When copyright goes wrong

by Ray Corrigan on July 4, 2018

[This is a guest post by Ray Corrigan, Senior Lecturer in Science Technology Engineering & Mathematics Faculty, The Open University, UK, and author of ‘Digital Decision Making: Back to the Future’ [Springer-Verlag, 2007]

In a world that faces enormous structural problems, it may be hard to get people to care about an obscure-seeming piece of copyright legislation. Yet the proposed new EU copyright directive approved by the European parliament’s JURI (Legal Affairs) committee on 20 June is causing a lot of unjustified unhappiness. The reasons are straightforward. In an age as dependent on information flows as ours is, information laws can have crucial consequences for markets and politics. Actions taken to protect copyright can reshape politics by giving both the responsibility and power to control information flows to a small number of key actors. The proposed copyright directive would completely change the politics of who controls information, and hence who controls the public narrative. It’s a really bad idea.
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What should I be reading?

by Henry on July 4, 2018

Having sent an academic book off to the publisher, I’m in what I hope are the final stages of writing a very long proposal for a commercial book based on this essay (the book will probably have less PKD, and more generic weirdness). For the last nine months or so, my reading material has been mostly recent US history, American paranoia (Jesse Walker’s book is very good), changes in American media markets, how Facebook actually works, the theory and practice of bots, history of traditionalism and lots and lots of creepy stuff on the WWW (Dark Enlightenment, MRA, GamerGate and other assorted varieties of sleaze and vileness). The result is that I’m desperate for new and different books to read, after I get the damn thing finished, as a class of a carrot to lure me over the finish line.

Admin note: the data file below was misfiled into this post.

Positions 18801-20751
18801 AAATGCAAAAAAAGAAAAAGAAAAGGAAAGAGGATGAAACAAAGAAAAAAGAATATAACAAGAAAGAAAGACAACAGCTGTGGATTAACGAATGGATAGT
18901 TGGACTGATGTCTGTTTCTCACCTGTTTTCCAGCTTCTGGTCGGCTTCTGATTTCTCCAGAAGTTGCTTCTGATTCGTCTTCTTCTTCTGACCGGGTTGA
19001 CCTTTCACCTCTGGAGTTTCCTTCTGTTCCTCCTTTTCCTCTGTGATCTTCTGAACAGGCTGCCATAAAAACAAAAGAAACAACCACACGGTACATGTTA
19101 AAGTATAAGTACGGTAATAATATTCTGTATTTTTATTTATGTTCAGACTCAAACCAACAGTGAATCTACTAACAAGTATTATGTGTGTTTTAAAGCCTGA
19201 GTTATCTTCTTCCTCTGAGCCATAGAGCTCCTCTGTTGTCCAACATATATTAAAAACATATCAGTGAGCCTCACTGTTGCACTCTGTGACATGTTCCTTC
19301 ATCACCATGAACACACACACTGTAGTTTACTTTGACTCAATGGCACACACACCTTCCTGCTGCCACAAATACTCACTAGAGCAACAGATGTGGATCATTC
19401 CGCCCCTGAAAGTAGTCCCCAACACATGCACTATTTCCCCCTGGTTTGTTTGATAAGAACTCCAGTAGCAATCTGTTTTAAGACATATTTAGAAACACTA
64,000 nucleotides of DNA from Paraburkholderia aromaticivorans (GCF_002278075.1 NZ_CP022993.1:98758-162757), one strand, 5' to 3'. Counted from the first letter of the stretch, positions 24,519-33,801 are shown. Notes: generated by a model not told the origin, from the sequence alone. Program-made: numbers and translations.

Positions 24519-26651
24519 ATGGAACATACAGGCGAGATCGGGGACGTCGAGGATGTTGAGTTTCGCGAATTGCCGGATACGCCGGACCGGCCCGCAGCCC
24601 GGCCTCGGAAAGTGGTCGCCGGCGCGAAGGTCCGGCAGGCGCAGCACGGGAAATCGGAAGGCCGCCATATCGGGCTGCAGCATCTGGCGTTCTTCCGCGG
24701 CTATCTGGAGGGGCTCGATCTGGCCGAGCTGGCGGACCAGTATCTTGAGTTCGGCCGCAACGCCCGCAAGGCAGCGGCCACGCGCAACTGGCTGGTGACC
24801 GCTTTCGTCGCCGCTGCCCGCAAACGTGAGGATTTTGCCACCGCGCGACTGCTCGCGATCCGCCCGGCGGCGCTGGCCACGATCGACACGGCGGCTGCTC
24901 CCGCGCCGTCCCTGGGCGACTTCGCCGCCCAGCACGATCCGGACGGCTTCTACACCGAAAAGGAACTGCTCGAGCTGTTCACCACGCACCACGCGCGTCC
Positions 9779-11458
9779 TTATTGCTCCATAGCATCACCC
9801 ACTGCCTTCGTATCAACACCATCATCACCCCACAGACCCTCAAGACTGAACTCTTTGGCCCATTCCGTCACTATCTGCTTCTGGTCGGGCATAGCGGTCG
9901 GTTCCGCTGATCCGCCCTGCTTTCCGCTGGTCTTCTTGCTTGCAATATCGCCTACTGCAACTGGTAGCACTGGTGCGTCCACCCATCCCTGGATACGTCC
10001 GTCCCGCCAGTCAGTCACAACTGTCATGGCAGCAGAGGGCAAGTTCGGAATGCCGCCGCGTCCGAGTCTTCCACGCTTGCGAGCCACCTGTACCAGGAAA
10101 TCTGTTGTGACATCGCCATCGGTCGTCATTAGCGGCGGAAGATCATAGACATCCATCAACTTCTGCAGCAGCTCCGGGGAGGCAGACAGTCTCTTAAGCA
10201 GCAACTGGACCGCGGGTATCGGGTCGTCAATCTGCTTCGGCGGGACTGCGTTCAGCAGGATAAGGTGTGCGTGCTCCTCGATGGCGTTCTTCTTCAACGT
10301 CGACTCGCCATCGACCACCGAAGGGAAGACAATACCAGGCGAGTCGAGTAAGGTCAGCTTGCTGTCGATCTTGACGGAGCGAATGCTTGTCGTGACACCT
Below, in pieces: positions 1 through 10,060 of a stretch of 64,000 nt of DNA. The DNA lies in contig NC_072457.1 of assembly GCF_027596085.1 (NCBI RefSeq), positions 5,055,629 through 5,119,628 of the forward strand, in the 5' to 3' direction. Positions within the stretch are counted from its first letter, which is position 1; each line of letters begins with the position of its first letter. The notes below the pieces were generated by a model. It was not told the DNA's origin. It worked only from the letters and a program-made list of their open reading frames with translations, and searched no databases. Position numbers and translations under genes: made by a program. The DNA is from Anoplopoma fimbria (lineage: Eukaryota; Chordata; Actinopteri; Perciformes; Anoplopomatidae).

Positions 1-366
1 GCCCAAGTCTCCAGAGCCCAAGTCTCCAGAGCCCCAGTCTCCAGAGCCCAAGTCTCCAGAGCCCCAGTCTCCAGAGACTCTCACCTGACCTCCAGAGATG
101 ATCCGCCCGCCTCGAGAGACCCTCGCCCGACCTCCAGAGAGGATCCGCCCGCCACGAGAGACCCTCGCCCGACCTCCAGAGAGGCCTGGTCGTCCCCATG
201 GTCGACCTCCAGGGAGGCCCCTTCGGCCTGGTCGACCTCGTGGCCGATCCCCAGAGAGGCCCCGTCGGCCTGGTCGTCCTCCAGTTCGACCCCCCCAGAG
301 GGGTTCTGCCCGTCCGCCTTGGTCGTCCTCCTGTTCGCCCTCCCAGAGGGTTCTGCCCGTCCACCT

Books I know that I really want to read include:

Ruthanna Emrys – Deep Roots (have an ARC of it already, and it looks very, very good).
Vera Tobin – Elements of Surprise (cognitive psychology meets literature).
Dave Hutchinson – Shelter (though I’m looking forward even more to the next book in his Europe series)
Judea Pearl – The Book of Why (how we need causal reasoning and what it means).

Books that I don’t know that I really want to read, but should know, are multitudinous. Tell me about them.